Local Tennis Leagues is all about park and public courts so when we heard the the USTA was picking up its paintbrushes to add a touch of colour to its public courts we had to find out more. The result is an amazing artistic celebration marking 50 years of the US Open that is designed to inspire tennis everywhere.
You don’t have to wear whites to play tennis and tennis courts do not have to be boring black tarmac. They can be as colourful as a Jackson Pollock. That’s what the USTA decided when it was a looking for a way to celebrate 50 years of the US Open and to connect with kids in deprived parts of five cities.
In Miami, Los Angeles, Chicago, Cincinnati and New York, it invited local artists to repaint refurbished park courts. The results are a spectacular and attention-grabbing celebration of colour and creativity. Not only do they successfully squash any idea that park courts are neglected run down spaces where you hit the ball between cracked tarmac and flowering weeds. They also challenge the idea that tennis is an elitist sport of rigid rules and decorum.
Manoela del Pila Madera Nadal David Gray Edgerton of Kiik Create designed the courts in Miami (pictured above). “We wanted to radiate positive energy,” says Edgerton.
So would it work here?
“What a great idea,” says Robby Sukhdeo who runs the Pavilion Sports and Café an award-winning community resource in Haringey, north London, which is a magnet for both adults and children. “The courts look amazing.” Having successfully battled vandalism for many years, however, he worries this kind of design could attract graffiti if he tried it himself. But who knows? Robby has long since championed the use of art as part of the tennis mix at his centre. Right is the mosaic he commissioned that has long been an iconic feature and the cafe itself is used for everything from jazz conerts to life-drawing classes.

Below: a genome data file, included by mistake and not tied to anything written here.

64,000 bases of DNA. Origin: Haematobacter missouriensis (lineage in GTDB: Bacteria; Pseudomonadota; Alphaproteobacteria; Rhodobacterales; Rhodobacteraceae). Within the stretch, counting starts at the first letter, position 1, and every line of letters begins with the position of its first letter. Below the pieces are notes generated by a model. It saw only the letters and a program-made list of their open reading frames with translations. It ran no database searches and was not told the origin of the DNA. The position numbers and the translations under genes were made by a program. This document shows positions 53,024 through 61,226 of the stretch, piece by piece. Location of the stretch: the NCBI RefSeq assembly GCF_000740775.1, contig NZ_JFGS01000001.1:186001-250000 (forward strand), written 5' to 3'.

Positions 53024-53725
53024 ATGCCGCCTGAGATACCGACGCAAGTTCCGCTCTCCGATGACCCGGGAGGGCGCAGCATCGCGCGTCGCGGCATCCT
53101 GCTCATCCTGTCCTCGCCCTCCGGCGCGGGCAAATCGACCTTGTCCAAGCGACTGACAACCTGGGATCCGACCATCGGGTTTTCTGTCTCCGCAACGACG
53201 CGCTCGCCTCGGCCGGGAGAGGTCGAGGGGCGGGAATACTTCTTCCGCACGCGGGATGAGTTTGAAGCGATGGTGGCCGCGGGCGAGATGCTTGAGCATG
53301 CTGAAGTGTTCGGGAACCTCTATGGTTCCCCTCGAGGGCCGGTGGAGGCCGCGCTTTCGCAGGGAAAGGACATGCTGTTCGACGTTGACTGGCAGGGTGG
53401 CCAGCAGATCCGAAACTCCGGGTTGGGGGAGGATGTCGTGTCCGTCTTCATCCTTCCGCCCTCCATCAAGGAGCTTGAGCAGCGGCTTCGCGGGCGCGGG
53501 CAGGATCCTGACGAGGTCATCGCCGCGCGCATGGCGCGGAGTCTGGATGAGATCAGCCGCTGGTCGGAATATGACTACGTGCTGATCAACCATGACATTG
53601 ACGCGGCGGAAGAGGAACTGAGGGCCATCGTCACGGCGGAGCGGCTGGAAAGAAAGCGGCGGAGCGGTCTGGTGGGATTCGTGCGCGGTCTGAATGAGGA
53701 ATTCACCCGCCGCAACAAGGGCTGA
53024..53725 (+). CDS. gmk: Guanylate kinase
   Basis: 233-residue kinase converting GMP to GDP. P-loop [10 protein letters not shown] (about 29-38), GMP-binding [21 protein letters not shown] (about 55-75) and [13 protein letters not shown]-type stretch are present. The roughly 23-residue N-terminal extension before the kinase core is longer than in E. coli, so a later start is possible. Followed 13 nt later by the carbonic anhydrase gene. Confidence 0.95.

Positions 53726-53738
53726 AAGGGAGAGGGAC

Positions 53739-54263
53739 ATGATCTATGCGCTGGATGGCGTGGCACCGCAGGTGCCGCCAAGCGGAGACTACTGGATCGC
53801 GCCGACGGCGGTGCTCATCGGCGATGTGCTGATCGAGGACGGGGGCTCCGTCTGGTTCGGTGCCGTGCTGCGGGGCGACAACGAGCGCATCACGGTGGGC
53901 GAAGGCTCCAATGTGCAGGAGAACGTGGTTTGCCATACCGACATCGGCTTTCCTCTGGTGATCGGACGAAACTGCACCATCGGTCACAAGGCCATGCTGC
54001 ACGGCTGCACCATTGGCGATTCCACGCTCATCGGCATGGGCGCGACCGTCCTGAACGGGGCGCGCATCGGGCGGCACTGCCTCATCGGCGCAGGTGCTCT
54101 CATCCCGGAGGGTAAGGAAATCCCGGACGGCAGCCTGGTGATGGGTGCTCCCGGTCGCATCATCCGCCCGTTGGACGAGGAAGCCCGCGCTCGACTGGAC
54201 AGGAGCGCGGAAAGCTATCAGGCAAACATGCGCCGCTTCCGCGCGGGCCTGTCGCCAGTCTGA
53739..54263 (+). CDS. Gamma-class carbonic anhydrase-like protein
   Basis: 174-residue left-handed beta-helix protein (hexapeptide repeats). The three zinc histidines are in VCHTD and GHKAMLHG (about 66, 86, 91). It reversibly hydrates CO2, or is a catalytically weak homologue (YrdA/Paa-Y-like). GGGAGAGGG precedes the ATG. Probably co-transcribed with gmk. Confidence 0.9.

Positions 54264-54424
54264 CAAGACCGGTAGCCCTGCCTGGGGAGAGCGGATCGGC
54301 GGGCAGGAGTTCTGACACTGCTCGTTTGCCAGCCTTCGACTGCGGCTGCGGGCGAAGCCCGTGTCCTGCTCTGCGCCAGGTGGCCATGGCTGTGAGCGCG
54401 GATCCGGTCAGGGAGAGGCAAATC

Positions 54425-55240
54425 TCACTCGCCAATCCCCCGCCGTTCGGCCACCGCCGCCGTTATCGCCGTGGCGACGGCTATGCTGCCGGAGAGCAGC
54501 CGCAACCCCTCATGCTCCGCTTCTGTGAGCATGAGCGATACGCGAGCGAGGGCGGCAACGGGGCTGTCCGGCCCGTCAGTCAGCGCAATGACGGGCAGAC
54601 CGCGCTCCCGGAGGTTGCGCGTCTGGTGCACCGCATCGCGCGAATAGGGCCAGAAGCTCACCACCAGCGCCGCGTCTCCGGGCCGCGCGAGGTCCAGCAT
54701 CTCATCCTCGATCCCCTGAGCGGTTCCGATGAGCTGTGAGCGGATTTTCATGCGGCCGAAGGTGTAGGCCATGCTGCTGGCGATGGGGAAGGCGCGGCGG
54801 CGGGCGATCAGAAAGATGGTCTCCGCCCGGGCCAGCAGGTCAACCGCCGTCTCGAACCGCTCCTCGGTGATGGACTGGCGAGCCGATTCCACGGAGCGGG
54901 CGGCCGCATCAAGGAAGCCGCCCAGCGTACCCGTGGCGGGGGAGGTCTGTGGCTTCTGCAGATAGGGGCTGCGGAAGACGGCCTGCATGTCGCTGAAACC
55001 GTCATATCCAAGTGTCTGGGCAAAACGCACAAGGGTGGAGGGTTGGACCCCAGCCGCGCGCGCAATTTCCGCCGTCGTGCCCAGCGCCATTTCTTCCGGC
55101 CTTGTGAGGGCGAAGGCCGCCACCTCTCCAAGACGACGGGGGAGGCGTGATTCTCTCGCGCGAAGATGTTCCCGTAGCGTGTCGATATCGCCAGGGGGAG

The US project has been an eye-opener and might even bring a whole new dimension to the sport. "I’m an abstract artist – I have to use shapes and colours, the visual language, to tell a story. I often hide words or secret messages in my work. I think this project is a cool opportunity to hide some sort of inspiring or positive message within the artwork on the court," says artist Charlie Edmiston who transformed courts in Harvard Park, Los Angeles (see below).
The US project is a powerful reminder that many a great tennis player, including Billie Jean King, Arthur Ashe and the Williams sisters began playing tennis on park courts. Jimmy Connors still remembers the sound of the ball hitting the anti-vandal metal net where he played – and learned not to hit the net as the ball came back with interest. Hopefully a new generation of children will be inspired and discover that tennis really is for them and that courts are a blank canvas for being as creative as you want to be.
For more details, see the USTA website